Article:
I dont know doesnt make sense, how can you make a test of this style and discriminate certain sources. Its like making a research paper but excluding all sides of the argument.
     
  17. macrumors demi-god

    LethalWolfe

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    #17
    Apple hasn't picked a favorite. If you have DVD Studio Pro you can burn an HD-DVD onto a SD disc.


    Lethal
     
  18. macrumors 65816

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    #18
    Don't Universal dislike Apple and/or Sony?! (not meant to bring Sony into the topic.. but a big picture.)

    DRM-free is a good way to go, but in general I don't really care as long as I can play the music I bought. Meanwhile, I did upgrade all my eligible songs to iTunes Plus, but none of my other devices (Nokia 6682 and Sidekick 3 in this case) recognize the native 256kbps AAC tracks w/o a workaround.

    Nokia 6682 cannot playback anything higher than 192kbps and the Sidekick 3 only likes .mp3.

    Anyway, let's see how it goes.
     
  19. macrumors 601

    Schtumple

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    #19
    Record industry companies move in mysterious ways, often, retarded mysterious ways.

    Yet more proof of record companies desperately trying to regain control of the industry, it won't happen...
     
  20. macrumors member

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    #20
    to me point a) makes no sense. It only take 1 CD to ensure drm-free files find their way into the wild. Furthermore, I'm sure some iTunes users would pirate if given the chance. So the files would for various reasons find their way into the wild regardless of what shops they appear in. Completely agree with point b) though.

    I'm only speculating. All I'm saying is if I was running the show, and I wasn't sure if something was going to work, I wouldn't test it on my most successful business model.

    And for the record, I happen to support non-DRM content and for many reasons do not like Universal one bit ;)
     
  21. macrumors 6502a

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    #21
    Wow, well, I like Universal even less now. The $.99 works for me, and I don't like their champing at the bit to gouge me on new releases, which is what their frustration with iTunes is all about. I'll be curious to see what price structure they set with these tracks on other services...
     
  22. macrumors member

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    Feb 8, 2007
    #22
    Wow. IMO this is Universal trying to play hardball with Apple for not raising prices/giving them a share of the iPod, both absurd requests. I see this as a precursor to taking all the Universal music off the store if Apple doesn't cower to their dumb demands, but eventually Universal will do what Apple wants and what all the other studios agreed to because they aren't going to throw away billions of dollars of revenue in some pissing contest. Also, I don't think it'll have that much of an effect for a few reasons:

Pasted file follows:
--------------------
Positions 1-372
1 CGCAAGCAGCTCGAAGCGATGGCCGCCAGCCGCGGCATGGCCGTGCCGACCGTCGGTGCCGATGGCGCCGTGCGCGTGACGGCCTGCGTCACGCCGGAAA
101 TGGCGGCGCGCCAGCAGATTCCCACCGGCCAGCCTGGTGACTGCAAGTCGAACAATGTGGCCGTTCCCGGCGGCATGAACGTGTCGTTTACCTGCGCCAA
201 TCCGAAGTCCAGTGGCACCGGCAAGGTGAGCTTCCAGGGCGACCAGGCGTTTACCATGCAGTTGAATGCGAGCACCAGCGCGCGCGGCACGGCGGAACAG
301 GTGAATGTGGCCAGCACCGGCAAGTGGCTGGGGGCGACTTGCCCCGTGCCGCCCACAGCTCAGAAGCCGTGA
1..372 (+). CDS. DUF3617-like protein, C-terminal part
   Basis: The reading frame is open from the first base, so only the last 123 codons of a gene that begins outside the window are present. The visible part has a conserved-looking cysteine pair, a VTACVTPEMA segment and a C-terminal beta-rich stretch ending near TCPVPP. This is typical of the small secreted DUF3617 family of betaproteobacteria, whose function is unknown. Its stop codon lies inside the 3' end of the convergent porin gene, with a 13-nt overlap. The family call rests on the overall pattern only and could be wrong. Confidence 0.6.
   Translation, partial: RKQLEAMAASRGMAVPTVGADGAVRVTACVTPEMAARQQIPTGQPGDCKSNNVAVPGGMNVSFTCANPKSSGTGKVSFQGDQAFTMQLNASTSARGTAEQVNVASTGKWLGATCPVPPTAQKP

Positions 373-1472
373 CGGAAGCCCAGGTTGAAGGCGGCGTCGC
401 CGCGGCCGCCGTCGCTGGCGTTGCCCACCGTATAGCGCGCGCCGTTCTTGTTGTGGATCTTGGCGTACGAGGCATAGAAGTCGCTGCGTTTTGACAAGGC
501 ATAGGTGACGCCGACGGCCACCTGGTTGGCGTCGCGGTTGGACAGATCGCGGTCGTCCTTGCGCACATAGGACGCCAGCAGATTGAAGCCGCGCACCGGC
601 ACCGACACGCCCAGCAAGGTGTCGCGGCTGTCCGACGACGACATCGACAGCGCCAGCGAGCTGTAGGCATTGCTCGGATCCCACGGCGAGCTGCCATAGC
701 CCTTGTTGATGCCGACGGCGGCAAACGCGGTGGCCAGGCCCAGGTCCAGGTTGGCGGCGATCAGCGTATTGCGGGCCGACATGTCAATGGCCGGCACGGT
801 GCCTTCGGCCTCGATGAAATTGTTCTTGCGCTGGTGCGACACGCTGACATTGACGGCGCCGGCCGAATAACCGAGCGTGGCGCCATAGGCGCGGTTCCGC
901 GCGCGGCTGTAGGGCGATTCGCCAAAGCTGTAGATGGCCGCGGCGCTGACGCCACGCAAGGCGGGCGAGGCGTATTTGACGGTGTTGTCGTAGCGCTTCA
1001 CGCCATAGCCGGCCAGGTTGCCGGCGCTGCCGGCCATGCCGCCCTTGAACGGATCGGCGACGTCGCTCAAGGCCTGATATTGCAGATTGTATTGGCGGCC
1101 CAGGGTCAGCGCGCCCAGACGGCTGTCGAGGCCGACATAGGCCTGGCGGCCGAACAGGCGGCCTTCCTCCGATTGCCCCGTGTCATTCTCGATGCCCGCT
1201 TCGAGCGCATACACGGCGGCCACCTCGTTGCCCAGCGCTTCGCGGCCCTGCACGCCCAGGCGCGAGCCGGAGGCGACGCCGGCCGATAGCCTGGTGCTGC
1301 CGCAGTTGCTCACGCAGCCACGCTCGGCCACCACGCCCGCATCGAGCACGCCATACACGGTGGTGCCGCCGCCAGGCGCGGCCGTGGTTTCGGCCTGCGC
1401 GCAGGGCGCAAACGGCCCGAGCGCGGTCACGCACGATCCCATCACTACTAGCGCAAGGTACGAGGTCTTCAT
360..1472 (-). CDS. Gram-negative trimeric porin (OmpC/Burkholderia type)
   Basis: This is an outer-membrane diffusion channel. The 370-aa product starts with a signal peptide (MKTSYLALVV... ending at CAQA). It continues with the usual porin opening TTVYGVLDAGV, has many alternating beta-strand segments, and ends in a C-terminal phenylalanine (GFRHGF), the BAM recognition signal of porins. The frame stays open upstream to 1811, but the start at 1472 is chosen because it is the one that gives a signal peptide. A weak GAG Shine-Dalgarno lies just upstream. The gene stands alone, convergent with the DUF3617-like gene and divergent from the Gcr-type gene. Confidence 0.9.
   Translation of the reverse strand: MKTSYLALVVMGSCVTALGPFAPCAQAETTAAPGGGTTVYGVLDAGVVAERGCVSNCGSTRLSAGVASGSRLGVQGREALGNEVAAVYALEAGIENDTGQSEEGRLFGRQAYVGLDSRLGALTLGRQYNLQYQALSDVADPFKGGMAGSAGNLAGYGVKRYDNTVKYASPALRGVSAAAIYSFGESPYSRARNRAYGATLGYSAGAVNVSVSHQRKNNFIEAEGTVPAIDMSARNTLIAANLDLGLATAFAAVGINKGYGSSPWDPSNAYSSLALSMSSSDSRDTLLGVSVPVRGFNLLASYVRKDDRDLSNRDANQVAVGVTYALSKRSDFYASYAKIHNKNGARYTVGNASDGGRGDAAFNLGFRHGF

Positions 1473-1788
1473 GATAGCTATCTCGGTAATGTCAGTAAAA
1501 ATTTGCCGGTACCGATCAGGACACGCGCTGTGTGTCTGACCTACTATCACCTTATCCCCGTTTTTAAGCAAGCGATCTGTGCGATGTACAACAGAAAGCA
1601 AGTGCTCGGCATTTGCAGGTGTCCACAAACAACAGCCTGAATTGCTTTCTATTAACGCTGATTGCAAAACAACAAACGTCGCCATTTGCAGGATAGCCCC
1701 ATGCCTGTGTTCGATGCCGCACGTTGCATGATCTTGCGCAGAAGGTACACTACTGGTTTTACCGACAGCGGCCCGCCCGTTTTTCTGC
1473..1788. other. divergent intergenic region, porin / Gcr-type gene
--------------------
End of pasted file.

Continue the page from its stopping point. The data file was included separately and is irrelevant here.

a) I would say out of the general population that buy off iTunes most don't know/care about DRM considering a lot of people only play it off iTunes, on their iPod, or burned onto a CD. Apple's sales wouldn't suffer at all because out of this population not many would move to wherever they are selling it.

    b) For those that do care about DRM, I think most would go the route of stealing the music for the reasons Job mentioned a few years ago. This would be the easiest route and no one would care about screwing over Universal.
     
  23. macrumors 6502a

    nemaslov

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    #23
    If I was an artist signed to one of their labels I would be PISSED!!!
     
  24. macrumors newbie

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    Aug 9, 2007
    #24

    What an senseless way to "test" DRM-free music's impact on the market by bypassing the, without a doubt, largest online music retailer. Clearly this is more of a snub to Apple than anything else. I just don't really understand Universal's grudge against Apple and iTMS. The worst part about all this mess is that it really hurts the customer in the long run through confusion and irritation.
     
  25. macrumors member

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    Western Australia
    #25
    Not a very scientific trial they are conducting. Universal clearly want to take control back.

    To the average Joe Consumer who doesn't know the background, it may also look like that everyone else sells the music without DRM while big bad iTunes only sells a DRMed version. Particularly if the price is the same as iTunes at the other stores.

    Perhaps they are hoping the Apple followers will buy up big on Universal music on iTunes to skew the results:p

    More likely piracy of Universal music will increase:eek: